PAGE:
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Title: Eunotia amazonica sp. nov. (Bacillariophyta), a common stalk-forming species from the Rio Negro basin (Brazilian Amazon)
Authors: Almeida, Fabiane Ferreira de
Santos-Silva, Edinaldo Nelson
Ector, L.
Wetzel, C. E.
Keywords: Biomonitoring
Community Dynamics
Environmental Change
Freshwater Ecosystem
Freshwater Environment
Geographical Distribution
Growth Form
Neotropical Region
New Species
Amazon River
Rio Negro Basin
Issue Date: 2018
metadata.dc.publisher.journal: European Journal of Phycology
metadata.dc.relation.ispartof: Volume 53, Número 2, Pags. 166-179
Abstract: A new stalk-forming diatom was observed at high relative abundances on periphytic samples collected in the Rio Negro hydrographic basin (Brazilian Amazon) and is here described using light and scanning electron microscopy. We also present ecological preferences of the new species. Eunotia amazonica sp. nov. co-dominated periphytic samples collected during the rainy seasons of 2013 and 2014 near the city of Manaus (Amazonas, Brazil). The main diagnostic feature of the new species is the stalk-forming growth form (‘Cymbella-like’) illustrated here for the first time in the genus Eunotia Ehrenberg. Previous reports on growth forms in common European databases for this genus included colonial (‘ribbon-like’) but also ‘mobile’, ‘fixed by pads’ or ‘without structures of fixation’. We demonstrated that the three dominant Eunotia species in periphytic samples from the Rio Negro all exhibited distinct ‘growth forms’ or habits: Eunotia amazonica sp. nov. (stalked), Eunotia intricans Metzeltin & Lange-Bertalot (ribbon-like) and Eunotia rabenhorstiana (Grunow) Hustedt (branched-arborescent). The high diversity of species, many of which are unknown to science, as well as the poorly known life-forms and habits of the Eunotiaceae in the region, partially prevent the use of metrics based on life-form to assess ecological changes. Generic assumptions based on robust statistical methods may obscure reality and lead to biased conclusions of diatom community changes in poorly explored regions such as Neotropical freshwater rivers, where the Eunotiaceae are largely dominant, particularly in the Amazon basin. © 2018 British Phycological Society.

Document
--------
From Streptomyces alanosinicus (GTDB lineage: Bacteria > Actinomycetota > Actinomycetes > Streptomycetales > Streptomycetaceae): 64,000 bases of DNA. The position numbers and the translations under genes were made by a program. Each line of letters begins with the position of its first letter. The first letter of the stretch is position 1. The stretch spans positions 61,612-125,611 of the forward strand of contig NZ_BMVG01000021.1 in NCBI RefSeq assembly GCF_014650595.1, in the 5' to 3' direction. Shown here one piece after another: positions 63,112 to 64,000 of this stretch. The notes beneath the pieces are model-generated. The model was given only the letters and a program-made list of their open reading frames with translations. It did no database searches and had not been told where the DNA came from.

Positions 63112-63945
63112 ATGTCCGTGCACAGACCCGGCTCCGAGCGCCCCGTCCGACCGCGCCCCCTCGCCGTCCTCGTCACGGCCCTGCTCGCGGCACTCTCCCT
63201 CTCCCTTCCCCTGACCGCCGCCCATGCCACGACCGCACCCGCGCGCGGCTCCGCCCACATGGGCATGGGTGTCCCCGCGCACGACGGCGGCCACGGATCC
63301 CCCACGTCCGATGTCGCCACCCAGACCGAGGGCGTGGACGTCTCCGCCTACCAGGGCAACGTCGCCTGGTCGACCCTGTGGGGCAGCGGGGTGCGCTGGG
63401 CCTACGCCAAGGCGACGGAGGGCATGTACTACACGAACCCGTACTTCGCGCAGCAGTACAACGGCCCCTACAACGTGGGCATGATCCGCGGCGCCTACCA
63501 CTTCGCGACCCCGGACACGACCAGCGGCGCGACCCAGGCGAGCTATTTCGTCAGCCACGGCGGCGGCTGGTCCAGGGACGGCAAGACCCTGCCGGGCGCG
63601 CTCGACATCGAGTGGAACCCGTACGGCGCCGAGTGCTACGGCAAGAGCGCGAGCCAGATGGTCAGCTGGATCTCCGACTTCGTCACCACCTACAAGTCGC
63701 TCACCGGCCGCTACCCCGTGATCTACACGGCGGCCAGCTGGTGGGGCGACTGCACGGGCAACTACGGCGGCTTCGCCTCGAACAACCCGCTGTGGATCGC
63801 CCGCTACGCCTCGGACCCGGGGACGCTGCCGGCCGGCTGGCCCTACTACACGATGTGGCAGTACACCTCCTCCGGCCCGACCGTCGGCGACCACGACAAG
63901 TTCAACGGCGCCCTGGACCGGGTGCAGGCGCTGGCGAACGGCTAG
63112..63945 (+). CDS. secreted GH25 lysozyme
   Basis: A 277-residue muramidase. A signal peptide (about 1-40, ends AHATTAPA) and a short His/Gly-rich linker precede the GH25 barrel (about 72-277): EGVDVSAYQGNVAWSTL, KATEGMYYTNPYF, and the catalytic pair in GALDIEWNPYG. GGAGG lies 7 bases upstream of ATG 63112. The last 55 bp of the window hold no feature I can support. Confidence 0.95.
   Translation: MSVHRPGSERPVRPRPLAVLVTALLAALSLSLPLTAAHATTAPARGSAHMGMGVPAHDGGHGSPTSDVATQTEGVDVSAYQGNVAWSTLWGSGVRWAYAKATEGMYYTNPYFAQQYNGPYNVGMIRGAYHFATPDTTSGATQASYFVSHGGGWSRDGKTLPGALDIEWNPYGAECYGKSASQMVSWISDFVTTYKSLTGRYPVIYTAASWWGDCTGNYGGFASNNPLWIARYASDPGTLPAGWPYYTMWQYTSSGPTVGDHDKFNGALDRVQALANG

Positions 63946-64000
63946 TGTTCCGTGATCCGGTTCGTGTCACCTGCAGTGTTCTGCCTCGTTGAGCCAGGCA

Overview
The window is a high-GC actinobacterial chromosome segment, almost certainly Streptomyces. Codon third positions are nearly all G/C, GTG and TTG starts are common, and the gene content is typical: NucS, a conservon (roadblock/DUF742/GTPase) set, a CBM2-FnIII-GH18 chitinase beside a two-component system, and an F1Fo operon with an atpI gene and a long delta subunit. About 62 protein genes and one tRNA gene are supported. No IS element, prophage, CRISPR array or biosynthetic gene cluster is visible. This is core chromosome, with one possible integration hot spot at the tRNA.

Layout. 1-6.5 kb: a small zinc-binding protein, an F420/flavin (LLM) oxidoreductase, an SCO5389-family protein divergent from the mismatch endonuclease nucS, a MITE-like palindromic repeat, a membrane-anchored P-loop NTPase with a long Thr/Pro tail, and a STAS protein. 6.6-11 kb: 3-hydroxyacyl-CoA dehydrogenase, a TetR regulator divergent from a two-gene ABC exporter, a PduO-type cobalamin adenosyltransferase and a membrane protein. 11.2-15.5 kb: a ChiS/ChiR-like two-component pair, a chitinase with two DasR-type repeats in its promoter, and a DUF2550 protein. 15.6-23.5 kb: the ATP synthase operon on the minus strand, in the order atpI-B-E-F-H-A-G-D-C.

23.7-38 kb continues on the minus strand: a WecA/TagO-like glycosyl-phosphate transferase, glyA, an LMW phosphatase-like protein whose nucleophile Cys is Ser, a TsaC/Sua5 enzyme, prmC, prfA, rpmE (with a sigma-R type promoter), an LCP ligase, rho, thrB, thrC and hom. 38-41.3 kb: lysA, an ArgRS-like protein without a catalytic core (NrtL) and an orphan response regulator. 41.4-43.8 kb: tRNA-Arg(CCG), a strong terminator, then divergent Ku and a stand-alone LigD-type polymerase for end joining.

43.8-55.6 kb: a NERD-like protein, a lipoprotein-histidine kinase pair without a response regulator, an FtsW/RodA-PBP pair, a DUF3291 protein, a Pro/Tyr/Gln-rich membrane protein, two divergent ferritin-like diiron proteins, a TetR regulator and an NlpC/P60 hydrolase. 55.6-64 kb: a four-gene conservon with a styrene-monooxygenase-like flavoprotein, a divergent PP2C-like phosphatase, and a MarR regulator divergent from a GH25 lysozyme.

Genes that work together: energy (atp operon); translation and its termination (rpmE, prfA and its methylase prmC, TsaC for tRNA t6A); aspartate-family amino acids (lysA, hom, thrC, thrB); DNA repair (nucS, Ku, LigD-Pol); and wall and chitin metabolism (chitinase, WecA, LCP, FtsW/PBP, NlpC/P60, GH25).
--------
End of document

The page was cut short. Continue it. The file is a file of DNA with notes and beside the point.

metadata.dc.identifier.doi: 10.1080/09670262.2017.1402372
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